Judge Finds No Recourse for Mother Whose Son Obtained Hormone Treatments Without Parental Consent

MINNEAPOLIS, Minn. — A federal judge has dismissed a mother’s lawsuit seeking recourse after her parental rights over her son were expropriated and she had been kept in the dark about the provision of hormonal treatments to assist with the teen’s desire to “transition” into a girl.

While he agreed that the teen was not legally emancipated absent a court order, and that the mother’s “parental rights over [her son therefore] remain intact,” U.S. District Judge Paul Magnusen concluded that relief could not be granted against any of the parties sued as they “cannot be held liable … because they did not act under color of state law.”

As previously reported, Anmarie Calgaro announced during a press conference last November that she was troubled to discover that a legal aid group for low income persons had created a notice of emancipation for her then 15-year-old son.

“Last year, without my knowledge or consent, without any court hearings or legal process, without any involvement on my part whatsoever, a legal aid group that gives free services to low income people created a notice of emancipation for my 15-year-old son,” she explained. “Suddenly, my son, without any notice to me, was no longer under my supervision.”

Calgaro said that the document was comprised of false claims and she had not been contacted to verify any of the teen’s assertions.

She explained that her son had asked to stay with his father (Calgaro and her husband are divorced) so he could attend a better school, and Calgaro agreed. However, the emancipation document claimed that Calgaro failed to report her son “as a runaway” over the next six months and “made no attempt to bring him home.” It also asserted that Calgaro had told her son that she “no longer wishes to have contact with him,” which she denies.

The teen soon also left his father’s home and stayed with various friends and family members. He left those homes as well, and now lives on his own.

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Calgaro soon learned in the midst of the situation that her son had also been obtaining female hormone treatments—paid by the government—without her consent.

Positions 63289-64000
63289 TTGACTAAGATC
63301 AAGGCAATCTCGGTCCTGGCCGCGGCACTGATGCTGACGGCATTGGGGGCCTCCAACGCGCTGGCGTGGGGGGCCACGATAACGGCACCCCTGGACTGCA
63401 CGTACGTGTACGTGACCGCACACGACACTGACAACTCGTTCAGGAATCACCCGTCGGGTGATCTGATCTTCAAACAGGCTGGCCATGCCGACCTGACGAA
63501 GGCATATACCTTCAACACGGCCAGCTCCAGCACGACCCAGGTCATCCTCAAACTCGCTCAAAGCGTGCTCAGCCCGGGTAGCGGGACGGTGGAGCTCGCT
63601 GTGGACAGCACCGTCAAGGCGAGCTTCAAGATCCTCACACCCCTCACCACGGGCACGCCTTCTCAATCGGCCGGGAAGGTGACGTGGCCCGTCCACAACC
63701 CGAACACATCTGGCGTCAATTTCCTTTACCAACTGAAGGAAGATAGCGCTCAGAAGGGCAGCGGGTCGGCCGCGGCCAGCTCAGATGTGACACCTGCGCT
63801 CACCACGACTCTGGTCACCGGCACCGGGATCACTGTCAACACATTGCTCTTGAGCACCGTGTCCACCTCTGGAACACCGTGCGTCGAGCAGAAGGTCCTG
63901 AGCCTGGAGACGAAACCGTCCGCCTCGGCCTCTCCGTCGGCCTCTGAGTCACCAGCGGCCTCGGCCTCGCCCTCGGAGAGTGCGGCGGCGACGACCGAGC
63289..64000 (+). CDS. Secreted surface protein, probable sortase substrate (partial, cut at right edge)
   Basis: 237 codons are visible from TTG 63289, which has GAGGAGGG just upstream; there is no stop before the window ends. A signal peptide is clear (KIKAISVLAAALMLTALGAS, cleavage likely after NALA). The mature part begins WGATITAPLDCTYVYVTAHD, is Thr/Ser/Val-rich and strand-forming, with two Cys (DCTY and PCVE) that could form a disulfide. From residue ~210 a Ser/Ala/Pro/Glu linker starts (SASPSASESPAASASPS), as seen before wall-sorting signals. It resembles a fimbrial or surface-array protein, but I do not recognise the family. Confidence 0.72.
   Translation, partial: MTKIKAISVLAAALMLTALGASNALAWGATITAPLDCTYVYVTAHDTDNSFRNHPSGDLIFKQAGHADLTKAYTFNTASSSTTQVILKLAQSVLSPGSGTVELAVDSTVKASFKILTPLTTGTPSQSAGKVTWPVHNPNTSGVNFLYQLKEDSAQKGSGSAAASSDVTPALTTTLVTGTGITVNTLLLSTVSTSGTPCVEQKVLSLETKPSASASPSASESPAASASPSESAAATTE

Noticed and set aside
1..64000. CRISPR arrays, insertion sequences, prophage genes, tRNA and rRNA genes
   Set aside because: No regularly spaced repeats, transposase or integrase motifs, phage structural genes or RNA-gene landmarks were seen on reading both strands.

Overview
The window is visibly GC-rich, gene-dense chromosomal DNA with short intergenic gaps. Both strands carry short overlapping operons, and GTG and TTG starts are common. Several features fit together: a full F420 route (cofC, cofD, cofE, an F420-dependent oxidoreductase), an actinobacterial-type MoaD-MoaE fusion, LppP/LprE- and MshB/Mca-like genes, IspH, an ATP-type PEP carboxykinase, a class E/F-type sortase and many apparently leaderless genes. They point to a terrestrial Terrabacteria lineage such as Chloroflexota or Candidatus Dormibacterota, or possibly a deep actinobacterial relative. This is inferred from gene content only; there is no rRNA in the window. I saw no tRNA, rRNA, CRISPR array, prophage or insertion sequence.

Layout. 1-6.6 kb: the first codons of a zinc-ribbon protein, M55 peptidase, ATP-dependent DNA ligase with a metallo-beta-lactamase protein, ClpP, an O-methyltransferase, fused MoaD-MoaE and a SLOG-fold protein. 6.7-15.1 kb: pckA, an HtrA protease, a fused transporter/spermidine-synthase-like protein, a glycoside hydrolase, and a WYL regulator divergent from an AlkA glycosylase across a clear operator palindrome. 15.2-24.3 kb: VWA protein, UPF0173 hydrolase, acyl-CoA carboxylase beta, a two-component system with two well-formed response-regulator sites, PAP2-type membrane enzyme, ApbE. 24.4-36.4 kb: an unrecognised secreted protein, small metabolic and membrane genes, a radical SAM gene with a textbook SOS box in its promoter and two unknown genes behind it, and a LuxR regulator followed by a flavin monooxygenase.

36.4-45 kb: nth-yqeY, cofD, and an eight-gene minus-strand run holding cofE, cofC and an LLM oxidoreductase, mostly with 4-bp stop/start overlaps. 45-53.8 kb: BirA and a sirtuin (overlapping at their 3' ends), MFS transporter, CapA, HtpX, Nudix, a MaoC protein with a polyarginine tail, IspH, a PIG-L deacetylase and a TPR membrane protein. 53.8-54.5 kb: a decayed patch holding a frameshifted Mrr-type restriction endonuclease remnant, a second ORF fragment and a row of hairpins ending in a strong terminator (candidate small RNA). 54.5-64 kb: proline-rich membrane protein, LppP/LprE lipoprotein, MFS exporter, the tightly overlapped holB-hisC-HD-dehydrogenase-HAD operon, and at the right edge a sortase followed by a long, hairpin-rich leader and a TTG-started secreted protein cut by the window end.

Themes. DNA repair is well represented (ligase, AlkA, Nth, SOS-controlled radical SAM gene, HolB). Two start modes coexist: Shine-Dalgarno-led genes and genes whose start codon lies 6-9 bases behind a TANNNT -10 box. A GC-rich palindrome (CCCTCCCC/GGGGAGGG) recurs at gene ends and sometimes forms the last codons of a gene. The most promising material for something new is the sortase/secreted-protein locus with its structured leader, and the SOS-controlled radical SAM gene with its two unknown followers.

“It was then brought to my knowledge that my son had begun receiving hormone replacement treatments from Park Nicollet health services to transition from male to female with medical assistance paying for this,” she said. “I was not consulted or informed about this in any way. I had no way to give or receive any information about my son.”

Because of the emancipation document, Calgaro was prohibited from receiving any information about the teen, who was consequently treated as an adult by the Department of Human Services and provided with public services, including assistance with food, housing and medical services.

She attempted to obtain medical and educational records from Park Nicollet and her son’s school, but her requests were denied. She consequently sued, contending that her constitutional parental rights were being unlawfully infringed.

The various defendants moved for summary judgment and dismissal, which Judge Magnusen granted on Monday. While he agreed the emancipation was not valid, he stated that the non-governmental defendants cannot be held liable for their actions because they did not act under state law. The government agencies sued also could only be held responsible if acting under a specific “policy or custom,” which was absent in the case.

Therefore, because the entities did not act in accordance with any law or established practice, Magnusen concluded that Calgaro did not have a legal claim.

“The Eighth Circuit has explicitly left open the question ‘whether and to what extent the fundamental liberty interest in the custody, care, and management of one’s children mandates parental access to school records,'” he also wrote. “The only other circuit to have ruled on this issue has held that a noncustodial parent does not have a protected liberty interest in receiving their children’s school records.”

Calgaro is now considering an appeal.

“People left and right in Minnesota agree that emancipation procedures need to be put into a statute so this confusion over parental rights never happens again,” her attorney, Erick Kaardal with the Thomas More Society, said in a statement. “Anmarie Calgaro is living a parent’s worst nightmare. Her minor child has been piloted by third parties through a life-changing, permanent body altering process by organizations that have no legal authority over him, and that have denied his own mother access.”

“I am firmly committed for what is best for my son—for all of my children,” Calgaro also said in January. “I am his mother. He is and always will be welcome in our home.”

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